1980s — This decade marked the beginning of a sea-change in the history of supply chain solutions. The emergence of personal computers in the early 1980s provided tremendously better computer access to planners and a new graphical environment for planning. This spawned a flood of new technology including flexible spreadsheets and map-based interfaces which enabled huge improvements in logistics planning and execution technology. But perhaps the most important trend for logistics in the 1980s was its tremendous recognition in the industry as being very expensive, very important and very complex. Company executives became aware of logistics as an area where they had the opportunity to significantly improve the bottom line if they were willing to invest in trained professionals and new technology.
1990s — The logistics solutions boom was fueled further in the 1990s by the emergence of Enterprise Resource Planning (ERP) systems. These helped integrate the multiple databases that existed in almost all companies but which seldom talked to each other. The result of this change to ERP systems was a tremendous improvement in data availability and accuracy. Additionally, the globalization of manufacturing during this decade created a need for enhanced logistics strategies across countries (aka e-commerce).
2000s — As the supply chain became more complex, a distinction occurred between two important concepts. "Logistics" was defined as a supply chain process and "supply chain management" was defined as the strategic coordination of business functions within the company and with outside entities.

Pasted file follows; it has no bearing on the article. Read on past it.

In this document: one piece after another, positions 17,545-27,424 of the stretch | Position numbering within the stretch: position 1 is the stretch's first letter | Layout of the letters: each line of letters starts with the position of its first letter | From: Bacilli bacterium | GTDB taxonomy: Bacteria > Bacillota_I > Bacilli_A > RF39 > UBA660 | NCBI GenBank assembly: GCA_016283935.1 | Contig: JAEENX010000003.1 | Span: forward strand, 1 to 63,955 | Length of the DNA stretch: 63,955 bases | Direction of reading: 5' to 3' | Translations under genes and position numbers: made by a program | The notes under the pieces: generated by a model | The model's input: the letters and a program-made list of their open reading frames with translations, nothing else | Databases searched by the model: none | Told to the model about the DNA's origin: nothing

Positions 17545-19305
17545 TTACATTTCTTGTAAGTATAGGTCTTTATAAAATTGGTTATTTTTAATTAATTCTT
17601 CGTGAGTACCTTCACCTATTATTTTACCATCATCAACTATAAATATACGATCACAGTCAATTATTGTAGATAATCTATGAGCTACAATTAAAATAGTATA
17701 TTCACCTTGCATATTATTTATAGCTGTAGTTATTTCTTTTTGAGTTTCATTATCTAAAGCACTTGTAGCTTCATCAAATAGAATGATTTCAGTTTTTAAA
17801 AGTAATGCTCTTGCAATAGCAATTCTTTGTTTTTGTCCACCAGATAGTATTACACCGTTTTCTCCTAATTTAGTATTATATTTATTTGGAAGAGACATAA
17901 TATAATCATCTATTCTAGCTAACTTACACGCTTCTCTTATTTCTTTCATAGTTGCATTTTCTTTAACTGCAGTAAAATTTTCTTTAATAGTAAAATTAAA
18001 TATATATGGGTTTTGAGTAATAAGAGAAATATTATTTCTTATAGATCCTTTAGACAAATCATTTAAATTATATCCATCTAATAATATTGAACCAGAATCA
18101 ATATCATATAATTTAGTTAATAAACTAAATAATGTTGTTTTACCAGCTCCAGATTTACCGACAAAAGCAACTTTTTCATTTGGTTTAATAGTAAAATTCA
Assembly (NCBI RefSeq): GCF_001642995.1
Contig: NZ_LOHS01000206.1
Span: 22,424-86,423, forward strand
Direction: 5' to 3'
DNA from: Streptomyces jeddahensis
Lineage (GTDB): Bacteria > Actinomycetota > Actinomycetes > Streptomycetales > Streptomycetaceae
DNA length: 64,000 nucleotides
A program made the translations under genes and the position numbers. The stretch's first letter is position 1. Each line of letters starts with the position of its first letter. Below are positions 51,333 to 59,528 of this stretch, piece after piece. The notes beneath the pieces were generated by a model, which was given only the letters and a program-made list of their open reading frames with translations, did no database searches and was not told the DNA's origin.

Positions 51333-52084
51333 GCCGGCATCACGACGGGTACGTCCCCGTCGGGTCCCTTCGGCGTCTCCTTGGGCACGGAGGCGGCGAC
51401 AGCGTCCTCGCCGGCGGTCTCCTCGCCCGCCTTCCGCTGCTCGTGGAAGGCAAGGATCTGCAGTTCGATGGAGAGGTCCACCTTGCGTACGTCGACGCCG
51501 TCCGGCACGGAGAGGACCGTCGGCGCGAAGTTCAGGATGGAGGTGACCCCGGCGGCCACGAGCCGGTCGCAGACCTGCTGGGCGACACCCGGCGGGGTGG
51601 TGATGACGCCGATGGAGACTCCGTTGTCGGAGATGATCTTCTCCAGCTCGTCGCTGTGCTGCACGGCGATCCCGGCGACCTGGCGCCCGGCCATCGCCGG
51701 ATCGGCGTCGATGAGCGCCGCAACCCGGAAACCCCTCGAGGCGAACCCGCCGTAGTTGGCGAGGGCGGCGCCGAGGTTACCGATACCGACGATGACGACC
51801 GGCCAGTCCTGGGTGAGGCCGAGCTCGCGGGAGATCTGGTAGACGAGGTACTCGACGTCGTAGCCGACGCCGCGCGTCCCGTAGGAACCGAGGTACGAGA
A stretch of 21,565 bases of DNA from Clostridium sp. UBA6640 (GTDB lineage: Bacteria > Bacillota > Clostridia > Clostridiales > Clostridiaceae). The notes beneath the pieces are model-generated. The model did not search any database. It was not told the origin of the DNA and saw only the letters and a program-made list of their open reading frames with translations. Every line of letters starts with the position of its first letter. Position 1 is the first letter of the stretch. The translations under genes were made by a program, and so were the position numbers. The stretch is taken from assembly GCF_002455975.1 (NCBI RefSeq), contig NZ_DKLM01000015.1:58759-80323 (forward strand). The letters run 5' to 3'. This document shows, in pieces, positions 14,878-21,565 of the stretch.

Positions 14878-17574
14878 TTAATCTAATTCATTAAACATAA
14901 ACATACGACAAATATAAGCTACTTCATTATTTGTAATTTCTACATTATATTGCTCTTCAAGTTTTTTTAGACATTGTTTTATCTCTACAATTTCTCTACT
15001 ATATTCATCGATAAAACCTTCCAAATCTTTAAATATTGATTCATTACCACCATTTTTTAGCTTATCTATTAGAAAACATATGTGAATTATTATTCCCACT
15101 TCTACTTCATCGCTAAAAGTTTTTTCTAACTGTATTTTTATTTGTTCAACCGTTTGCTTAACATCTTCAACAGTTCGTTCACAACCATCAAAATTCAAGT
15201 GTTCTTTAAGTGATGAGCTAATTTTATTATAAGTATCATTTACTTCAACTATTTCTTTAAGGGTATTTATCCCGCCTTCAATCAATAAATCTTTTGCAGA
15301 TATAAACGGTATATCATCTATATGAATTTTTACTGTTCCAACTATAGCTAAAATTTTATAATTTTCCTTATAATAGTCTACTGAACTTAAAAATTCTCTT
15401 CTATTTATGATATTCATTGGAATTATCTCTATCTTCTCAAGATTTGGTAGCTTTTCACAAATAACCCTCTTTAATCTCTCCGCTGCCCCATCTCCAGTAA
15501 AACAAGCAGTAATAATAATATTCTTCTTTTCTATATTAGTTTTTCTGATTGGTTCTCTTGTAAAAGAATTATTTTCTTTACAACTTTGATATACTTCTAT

Modern-Day Supply Chain Management Solutions
For the past decade, the supply chain has continued to rapidly evolve, offering many solutions to shippers. Some of the most impactful developments have been:
- Focus on real-time visibility and risk management, which helps customer satisfaction and loss prevention.
- Development of circular supply chain, including reverse logistics. This emphasis helps businesses profit from the full lifecycle of their products.
- Creation of cloud-based software to enable gathering and storage of big data. Businesses can use this information to create better inventory management, a leaner supply chain and smarter transportation strategies.
- Innovation of artificial intelligence (AI) to reduce supply chain inefficiencies.
- Introduction to internet of things (IoTs) devices to enable greater flexibility and better control of inventory, warehouse management and overall logistics.
- Improvements in robotics and automation to free up time spent on low-value tasks and allow focus on high-priority challenges.
What Supply Management Solutions To Incorporate
As history tells us, supply chain innovation and resiliency will continue in the future and it's imperative to equip yourself with solutions that will protect your bottom line and keep you competitive in an increasingly global economy. Areas that shippers should look to improve in include:
- Supply chain optimization
- Single-source technology platform
- Inventory management
- Comprehensive carrier network
- Improved transit time and on-time delivery
- Customized data reporting
- Claims reduction
- Speed, precision and cost savings
- Improved product visibility
- E-commerce platform solutions
GlobalTranz Is an Industry-Leader in Supply Chain Management Services
As a shipper, you have access to an enormous number of supply chain solutions to help you face today's supply chain challenges. And you don't have to do it alone. GlobalTranz offers a quality carrier network, a leading transportation management system delivering data-driven insights, and a team of industry experts available around the clock for support. We also provide key supply chain trends to help you prepare for tomorrow. Connect with one of our shipping experts to learn how we can help you stay competitive and profitable in the face of an ever-changing supply chain.
1 Supply Chain Technology Trends: Investments and Adoption
2 Key to Supply Chain Innovation? Early Adopters of Technology Do Well, Study Says
3 Will the Logistics Industry Finally Fully Embrace Supply Chain Technology?